Can the Minister of Human Resources Development, or the President of Treasury Board, explain in this House how it happens that, on the eve of an election, the Liberal riding president,Mrs. Mathieu, is the one to announce grants to the riding of Portneuf, on behalf of the government?

Government ProgramsOral Question Period

2:45 p.m.

Hull—Aylmer Québec

Liberal

Marcel Massé LiberalPresident of the Treasury Board and Minister responsible for Infrastructure

Mr. Speaker, I am not familiar with the facts referred to. I would ask my hon. colleague to provide them to me.

However, I believe that, if there any accusations to be made about MPs who have revealed infrastructure program projects before all parties have approved them, these would be directed to the party across the way.

Government ProgramsOral Question Period

2:45 p.m.

Bloc

Pierre De Savoye Bloc Portneuf, QC

Mr. Speaker, to set things straight, first of all, the fund involved was the transition job creation fund. Second, the money does not come from the Liberal Party, but from the people. What I am referring to is not a favour from the Liberal Party, but application of a non-partisan government program. You will have understood, what we are talking about here is political morality.

I am asking my question of the minister, who has just opened the door to me. Yes, I will provide the information, and does he commit, in this House, to investigating his own department and that of his colleague in Human Resources Development, to find out how information provided confidentially to a departmental employee ended up in the newspapers?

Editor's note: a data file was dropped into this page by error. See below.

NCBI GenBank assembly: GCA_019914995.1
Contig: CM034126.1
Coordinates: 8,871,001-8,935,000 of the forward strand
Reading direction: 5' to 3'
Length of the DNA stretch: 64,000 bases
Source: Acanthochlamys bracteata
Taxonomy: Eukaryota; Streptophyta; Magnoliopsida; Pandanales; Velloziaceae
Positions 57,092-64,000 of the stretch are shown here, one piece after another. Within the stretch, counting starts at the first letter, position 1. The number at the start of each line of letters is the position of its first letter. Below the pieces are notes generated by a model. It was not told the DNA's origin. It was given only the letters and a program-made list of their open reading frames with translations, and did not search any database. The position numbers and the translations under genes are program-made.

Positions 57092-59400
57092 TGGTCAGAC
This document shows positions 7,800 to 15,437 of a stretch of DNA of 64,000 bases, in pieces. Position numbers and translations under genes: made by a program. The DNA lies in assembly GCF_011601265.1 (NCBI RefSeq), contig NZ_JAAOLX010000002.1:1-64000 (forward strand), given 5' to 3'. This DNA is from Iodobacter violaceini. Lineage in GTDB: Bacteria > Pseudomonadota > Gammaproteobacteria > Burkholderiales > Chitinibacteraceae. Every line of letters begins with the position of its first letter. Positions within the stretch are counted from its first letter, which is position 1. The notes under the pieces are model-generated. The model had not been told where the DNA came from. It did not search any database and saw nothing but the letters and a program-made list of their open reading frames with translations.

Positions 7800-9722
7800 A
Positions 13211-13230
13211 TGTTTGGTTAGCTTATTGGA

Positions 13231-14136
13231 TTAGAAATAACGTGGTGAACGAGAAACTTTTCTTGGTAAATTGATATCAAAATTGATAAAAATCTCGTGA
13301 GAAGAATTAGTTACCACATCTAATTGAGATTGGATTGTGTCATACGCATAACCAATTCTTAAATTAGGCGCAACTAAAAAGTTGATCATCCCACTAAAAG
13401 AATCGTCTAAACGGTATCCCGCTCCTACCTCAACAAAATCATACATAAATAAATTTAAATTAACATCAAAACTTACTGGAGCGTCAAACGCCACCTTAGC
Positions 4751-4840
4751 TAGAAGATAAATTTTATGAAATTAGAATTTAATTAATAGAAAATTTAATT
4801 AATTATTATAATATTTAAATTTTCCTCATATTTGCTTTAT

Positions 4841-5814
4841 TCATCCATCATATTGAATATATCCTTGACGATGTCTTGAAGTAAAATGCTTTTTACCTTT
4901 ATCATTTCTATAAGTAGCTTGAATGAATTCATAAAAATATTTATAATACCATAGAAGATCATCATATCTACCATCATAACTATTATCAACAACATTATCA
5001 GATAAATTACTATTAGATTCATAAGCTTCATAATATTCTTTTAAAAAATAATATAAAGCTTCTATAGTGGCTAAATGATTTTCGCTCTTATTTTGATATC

Government ProgramsOral Question Period

2:45 p.m.

Hull—Aylmer Québec

Liberal

Marcel Massé LiberalPresident of the Treasury Board and Minister responsible for Infrastructure

Mr. Speaker, I will look into the facts once I have them, in order to see if there are any grounds whatsoever for what the opposition member is claiming.

I wish to repeat here that, no matter what the program, if one wants to find examples of the people's money being given out for partisan purposes, these will be found in the party of the opposition.

Grand RapidsOral Question Period

2:45 p.m.

Liberal

Elijah Harper Liberal Churchill, MB

Mr. Speaker, my question is for the Minister of Finance.

The community of Grand Rapids is located north of the 53rd parallel and is a four hour drive north of Winnipeg. In 1990 the Mulroney government decided that Grand Rapids was a southern community and that taxpayers there did not qualify for the northern tax benefit. The full impact of this Tory decision has been felt for over a year now.

Will the minister listen to the people of Grand Rapids and consider changes to the northern tax zones?

Grand RapidsOral Question Period

2:50 p.m.

LaSalle—Émard Québec

Liberal

Paul Martin LiberalMinister of Finance

Mr. Speaker, I want to thank the member for Churchill for his question. He has been a very fervent advocate for northern residents on this issue. I have certainly appreciated his efforts and I will continue to listen to him and indeed to the residents.

I should, however, like to provide some history on the topic. The current northern resident reduction was implemented in 1991 following the report of a task force that was set up. It concluded that the original community based approach was unfair and unworkable. It proposed that only residents of broad northern intermediate zones receive tax benefits. These zones were defined using objective criteria relating to both environmental factors and community characteristics.

While I appreciate that members of the community may well be disappointed, they were set up on the basis of an objective system which was regarded to be substantially superior to the old system which was much more subjective.

Somalia InquiryOral Question Period

2:50 p.m.

Reform